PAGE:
False-positive and false-negative coronavirus test results have become a growing concern nationwide.
At Marian Regional Medical Center in Santa Maria, health professionals say they use multiple testing platforms to provide the highest rate of test accuracy.
Each platform is designed to suit the specific characteristics of an individual being tested.
"So we have so many different testing platforms because we can't get a consistent test on any one platform," said Dr. Kevin Ferguson.
Health officials say this helps minimize false-positive and false-negative results.
This was a topic of discussion brought up last week at the Santa Barbara County Public Health Department's live briefing.
"What you don't want is somebody walking around in the community who actually has the disease and told by a physician after running the test that they don't actually have the disease," said Dr. J. Trees Ritter.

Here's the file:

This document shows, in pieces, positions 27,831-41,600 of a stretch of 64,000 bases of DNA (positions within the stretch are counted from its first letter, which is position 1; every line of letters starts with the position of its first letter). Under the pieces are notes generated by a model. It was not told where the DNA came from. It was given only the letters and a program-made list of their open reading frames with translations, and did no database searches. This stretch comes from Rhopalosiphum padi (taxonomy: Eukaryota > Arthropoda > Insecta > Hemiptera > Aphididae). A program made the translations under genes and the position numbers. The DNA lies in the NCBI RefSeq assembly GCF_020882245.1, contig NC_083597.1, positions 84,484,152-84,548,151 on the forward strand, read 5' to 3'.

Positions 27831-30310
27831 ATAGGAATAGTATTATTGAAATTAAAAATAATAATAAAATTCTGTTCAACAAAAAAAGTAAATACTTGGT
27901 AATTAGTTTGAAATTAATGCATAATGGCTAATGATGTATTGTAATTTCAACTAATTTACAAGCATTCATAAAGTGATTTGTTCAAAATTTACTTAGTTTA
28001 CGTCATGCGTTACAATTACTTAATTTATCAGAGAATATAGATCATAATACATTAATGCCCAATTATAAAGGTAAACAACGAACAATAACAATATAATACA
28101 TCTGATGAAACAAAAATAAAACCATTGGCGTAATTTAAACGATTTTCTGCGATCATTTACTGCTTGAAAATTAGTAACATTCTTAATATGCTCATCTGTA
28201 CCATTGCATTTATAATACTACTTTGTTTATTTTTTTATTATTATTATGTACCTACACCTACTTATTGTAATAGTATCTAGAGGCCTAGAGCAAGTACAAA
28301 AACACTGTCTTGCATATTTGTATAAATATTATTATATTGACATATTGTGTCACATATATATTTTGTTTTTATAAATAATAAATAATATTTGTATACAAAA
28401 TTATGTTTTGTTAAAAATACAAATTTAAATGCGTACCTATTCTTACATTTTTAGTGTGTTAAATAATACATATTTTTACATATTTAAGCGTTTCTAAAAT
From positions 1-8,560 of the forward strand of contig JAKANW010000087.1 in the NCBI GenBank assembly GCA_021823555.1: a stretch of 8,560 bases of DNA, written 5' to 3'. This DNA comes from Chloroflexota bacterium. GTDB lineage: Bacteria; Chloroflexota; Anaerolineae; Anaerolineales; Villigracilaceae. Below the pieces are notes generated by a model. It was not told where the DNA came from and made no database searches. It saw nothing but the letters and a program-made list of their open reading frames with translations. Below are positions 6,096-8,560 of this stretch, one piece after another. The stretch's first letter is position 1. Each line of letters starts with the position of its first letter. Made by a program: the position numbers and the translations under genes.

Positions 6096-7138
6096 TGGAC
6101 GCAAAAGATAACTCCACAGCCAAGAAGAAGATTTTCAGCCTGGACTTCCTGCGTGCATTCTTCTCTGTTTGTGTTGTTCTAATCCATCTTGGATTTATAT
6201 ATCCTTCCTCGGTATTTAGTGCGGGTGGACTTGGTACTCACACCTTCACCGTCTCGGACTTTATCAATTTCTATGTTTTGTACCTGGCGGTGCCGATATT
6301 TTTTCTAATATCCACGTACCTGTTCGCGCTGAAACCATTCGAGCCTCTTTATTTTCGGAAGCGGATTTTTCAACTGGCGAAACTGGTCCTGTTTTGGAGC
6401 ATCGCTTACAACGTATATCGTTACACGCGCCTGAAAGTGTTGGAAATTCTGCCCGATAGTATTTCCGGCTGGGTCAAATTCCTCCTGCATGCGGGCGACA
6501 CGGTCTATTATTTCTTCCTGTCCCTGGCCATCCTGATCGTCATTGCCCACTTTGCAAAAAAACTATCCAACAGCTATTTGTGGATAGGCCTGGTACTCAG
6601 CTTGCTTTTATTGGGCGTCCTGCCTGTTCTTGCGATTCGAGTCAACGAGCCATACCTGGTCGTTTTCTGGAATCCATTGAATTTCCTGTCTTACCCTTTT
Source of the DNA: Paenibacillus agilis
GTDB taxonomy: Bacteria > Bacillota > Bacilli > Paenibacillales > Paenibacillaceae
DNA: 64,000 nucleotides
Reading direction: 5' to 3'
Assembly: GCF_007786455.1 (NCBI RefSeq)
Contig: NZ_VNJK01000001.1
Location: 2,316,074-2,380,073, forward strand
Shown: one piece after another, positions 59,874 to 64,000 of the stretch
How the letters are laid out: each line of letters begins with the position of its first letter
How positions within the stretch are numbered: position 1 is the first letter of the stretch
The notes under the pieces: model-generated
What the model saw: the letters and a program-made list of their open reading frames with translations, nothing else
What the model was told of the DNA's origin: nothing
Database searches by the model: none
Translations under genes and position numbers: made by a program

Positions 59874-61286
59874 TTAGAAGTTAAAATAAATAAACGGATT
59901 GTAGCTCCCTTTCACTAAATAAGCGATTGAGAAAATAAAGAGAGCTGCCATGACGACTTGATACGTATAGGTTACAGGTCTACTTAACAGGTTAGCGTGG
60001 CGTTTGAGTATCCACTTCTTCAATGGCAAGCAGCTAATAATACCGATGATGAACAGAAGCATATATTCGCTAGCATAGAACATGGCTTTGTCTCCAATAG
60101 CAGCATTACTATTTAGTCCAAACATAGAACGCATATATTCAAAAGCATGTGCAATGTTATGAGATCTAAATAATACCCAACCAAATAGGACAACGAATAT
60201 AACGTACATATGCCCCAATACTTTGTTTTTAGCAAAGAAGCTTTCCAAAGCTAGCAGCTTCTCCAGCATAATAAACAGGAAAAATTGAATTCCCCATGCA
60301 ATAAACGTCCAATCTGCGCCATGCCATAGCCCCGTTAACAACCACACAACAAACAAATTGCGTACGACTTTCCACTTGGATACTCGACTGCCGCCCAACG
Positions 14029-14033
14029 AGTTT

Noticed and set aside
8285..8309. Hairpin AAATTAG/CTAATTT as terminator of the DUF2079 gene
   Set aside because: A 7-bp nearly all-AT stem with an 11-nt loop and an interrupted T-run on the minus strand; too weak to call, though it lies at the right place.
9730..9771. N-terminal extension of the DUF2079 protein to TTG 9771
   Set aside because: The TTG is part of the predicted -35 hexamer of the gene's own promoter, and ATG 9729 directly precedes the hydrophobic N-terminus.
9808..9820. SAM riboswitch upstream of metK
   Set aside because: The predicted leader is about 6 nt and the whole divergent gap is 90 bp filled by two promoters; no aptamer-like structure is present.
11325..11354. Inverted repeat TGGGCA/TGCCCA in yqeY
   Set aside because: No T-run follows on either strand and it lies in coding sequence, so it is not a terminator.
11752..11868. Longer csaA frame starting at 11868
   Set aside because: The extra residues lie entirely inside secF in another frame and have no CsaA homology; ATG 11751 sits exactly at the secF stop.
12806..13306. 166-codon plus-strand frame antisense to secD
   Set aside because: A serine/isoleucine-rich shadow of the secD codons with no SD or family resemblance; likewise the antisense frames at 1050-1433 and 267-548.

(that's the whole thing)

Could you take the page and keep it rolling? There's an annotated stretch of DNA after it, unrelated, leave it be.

"We have rapid tests, high sensitivity tests, and high capacity tests. Again, each one has a unique clinical situation where they are best suited," Dr. Ferguson explained.
Even with the five different platforms, false-positive and false-negative results are still a possibility.
"These tests are set to have false positives. We don't want to miss anybody who has potentially COVID-19. We know that we are going to have to sort out results that don't make sense," Dr. Ferguson said.
The false-negative rate at Marian Regional Medical Center is only about 2%, according to Dr. Ferguson.
He says it’s important to follow up with your doctor when you get your test results back, no matter the result.
"Testing has known false-negative and false-positive results so it's important not to just accept that test result if it doesn't fit with the clinical picture. Some type of follow-up testing or evaluation needs to be performed," he said.
Health officials say they are in daily contact with the County Health Department to make sure patients who are suspected to be false-positive or false-negative can get re-tested.
The San Luis Obispo County Public Health Department says the tests it uses are 99 to 100 percent specific and the department has not had any false-positive or false-negative tests since the pandemic began.